But what are we to think of the wealthiest Prime Minister Australia has ever had, a man greatly enriched by the privatisation and outsourcing of government services, standing up again and again to denounce the very policies from which he and his family have profited so extensively.

It is more than a bit rich. It is as hypocritical, as chutzpadik, as his essay is absurd.

Whether or not Rudd’s essay – which I have read—is the world’s greatest analysis is beside my point really; I would agree that he glossed over the Hawke-Keating years in that essay. On the other hand he is far from alone in his concern that “neo-liberalism” is bearing fruit as we speak.

Whether Mr Turnbull’s essay prevents the Cato-like return from the plough of Peter Costello remains to be seen.

It is probably a good idea to compare Mr Turnbull’s essay with Michael Stutchbury’s feature in the same paper: Too big to resist. Makes Turnbull’s essay seem quite unimportant.

2. Phillip Adams

It’s probably fair to say that Phillip Adams writes and talks far too much, and sometimes it shows. Of course the last person who should say that is a blogger as obsessive as I am. Today is one of his better days.

Early in my newspaper career one of Australia’s most respected educators sent me a stern letter.

Dr James Darling didn’t mince words in his eagerness to mince me. "Dear Mr Adams, I do not approve of you. I do not like what you write. However, I understand that you may have some influence with young readers." He proceeded to attack my most recent column in which I’d been unusually pessimistic about the state of the world.

I’d got a bit rabid, and morbid, from a bite of the black dog, to employ Churchill’s metaphor for depression. Instead of being moist of nose and waggy of tail, as was and remains my puppyish style, a crisis in the Cold War had me snarling at the reader, provoking Geelong Grammar’s most famous headmaster to thrust quill into inkwell. Darling told Adams the cries of pain I was hearing in the world – and these are his exact words – "are not the pains of death but of birth", and recalled other moments in human history when observers had made the same mistake. Confusing – and these are my words – the deathbed with the labour ward. Among his scholarly examples, Greece in the 4th century BC.

Time to reread the old darling’s letter. At a time when the news is not merely of deficit and depression, but of Armageddon and apocalypse. When editorials read like suicide notes. When Obama in his inaugural and Rudd in every other utterance have the sky falling and the end nigh. The bears have killed the bulls and black dogs prowl in packs.

Dr Darling, later Sir James, was right. Forget dodos and dead parrots and cheer the arrival of stork and phoenix…

…This could be the time for the biggest rethink in generations. For improvements to the way we run our businesses, farms, governments, societies, personal lives. We should listen to the Dr Darlings and the Ismail Serageldins because pessimism is a self-fulfilling prophecy. It’s not enough to rebuild Henry Ford’s Detroit. It’s time to build William Blake’s New Jerusalem.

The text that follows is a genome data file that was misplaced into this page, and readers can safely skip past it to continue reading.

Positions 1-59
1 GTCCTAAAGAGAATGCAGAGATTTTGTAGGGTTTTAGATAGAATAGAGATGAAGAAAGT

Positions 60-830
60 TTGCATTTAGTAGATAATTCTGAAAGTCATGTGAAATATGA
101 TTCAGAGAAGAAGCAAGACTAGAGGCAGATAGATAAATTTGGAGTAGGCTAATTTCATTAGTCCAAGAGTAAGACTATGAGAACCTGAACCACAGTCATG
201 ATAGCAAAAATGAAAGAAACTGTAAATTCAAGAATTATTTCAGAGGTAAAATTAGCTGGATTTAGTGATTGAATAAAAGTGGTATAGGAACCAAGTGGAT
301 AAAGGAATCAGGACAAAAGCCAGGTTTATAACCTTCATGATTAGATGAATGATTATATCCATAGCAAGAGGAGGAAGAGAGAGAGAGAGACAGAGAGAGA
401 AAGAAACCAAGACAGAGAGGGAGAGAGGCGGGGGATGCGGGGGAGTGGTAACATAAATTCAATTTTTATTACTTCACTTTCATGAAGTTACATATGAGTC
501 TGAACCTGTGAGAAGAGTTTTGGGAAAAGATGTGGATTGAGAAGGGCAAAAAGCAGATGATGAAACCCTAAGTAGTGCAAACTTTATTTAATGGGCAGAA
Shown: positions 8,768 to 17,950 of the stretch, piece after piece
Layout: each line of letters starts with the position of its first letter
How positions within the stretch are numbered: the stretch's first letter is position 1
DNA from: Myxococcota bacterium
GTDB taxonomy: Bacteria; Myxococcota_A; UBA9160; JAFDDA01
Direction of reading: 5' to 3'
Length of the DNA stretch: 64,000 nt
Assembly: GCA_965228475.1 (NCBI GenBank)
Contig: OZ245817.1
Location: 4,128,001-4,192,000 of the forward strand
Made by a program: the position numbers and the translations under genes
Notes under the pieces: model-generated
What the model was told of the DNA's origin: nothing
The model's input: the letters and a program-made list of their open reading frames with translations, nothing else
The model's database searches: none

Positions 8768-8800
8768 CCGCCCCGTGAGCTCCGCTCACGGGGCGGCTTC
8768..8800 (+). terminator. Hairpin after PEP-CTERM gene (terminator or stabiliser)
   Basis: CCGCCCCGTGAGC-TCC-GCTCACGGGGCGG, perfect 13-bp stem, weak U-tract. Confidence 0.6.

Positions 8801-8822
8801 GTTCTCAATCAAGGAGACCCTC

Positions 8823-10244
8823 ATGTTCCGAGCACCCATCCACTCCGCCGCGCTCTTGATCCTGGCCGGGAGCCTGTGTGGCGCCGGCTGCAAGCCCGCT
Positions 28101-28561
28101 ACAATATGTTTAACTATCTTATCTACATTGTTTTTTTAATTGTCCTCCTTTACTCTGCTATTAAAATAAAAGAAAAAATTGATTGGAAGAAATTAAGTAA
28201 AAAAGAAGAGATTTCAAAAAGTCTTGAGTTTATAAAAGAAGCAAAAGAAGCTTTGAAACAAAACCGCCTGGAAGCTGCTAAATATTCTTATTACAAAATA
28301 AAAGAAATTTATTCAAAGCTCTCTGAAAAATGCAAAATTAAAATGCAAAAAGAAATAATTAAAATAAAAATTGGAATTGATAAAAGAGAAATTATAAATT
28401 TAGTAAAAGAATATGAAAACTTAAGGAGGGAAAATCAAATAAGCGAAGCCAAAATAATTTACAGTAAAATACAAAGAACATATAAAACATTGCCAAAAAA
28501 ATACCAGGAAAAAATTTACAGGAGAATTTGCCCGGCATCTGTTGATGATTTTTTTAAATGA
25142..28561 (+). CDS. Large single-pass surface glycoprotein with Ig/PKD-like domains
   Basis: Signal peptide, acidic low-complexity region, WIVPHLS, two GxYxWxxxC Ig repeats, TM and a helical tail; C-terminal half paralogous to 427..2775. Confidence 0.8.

So why can I share the hopes, but not necessarily the optimism? Because I well remember another moment like this. And so do you. It was quite recent. The end of the Cold War…

The orchestrated dread of communism yielded to the dread of Islam – or what Christopher Hitchens called "Islamic fascism". It was as if we were addicted to fear and couldn’t live without it. The Cold War was reborn as the War on Terror – and we returned to paranoia. The moment was utterly, tragically lost.

Let’s demand better – the best – from our governments, societies, scientists, corporations and ourselves. Let’s not lose this moment.


Recession solving teacher shortage?

Ironic, isn’t it?

See When going gets tough, get teaching in today’s Australian.

IF Australia slides into recession, Connie and Peter Watson will be among the last to feel it.

As teachers in the public school system for decades, the couple not only love their profession, they know it provides a safe haven from what Kevin Rudd described this week as the financial "cyclone" about to hit our shores.

And they are not alone.

As the world descends into financial crisis, increasing numbers of school-leavers and early victims of the job crunch in other industries are cramming into education courses to seek a new, safer career.

This is no more apparent than in the former boom state of Western Australia, where anecdotal evidence suggests a significant rise in the number of applicants to teaching courses since the global slump in demand for resources brought the mining super-cycle to an abrupt halt.

"As a teacher, you not only ride out bad times, you don’t even notice them," Ms Watson told The Weekend Australian.

"You trade off a higher wage in the short term but you have solid employment and a predictable income."

The teacher of 40 years, who is now principal of Fitzroy North Primary School in Melbourne’s inner north, said she had recently hired several mature-aged graduate teachers who had come from the private sector.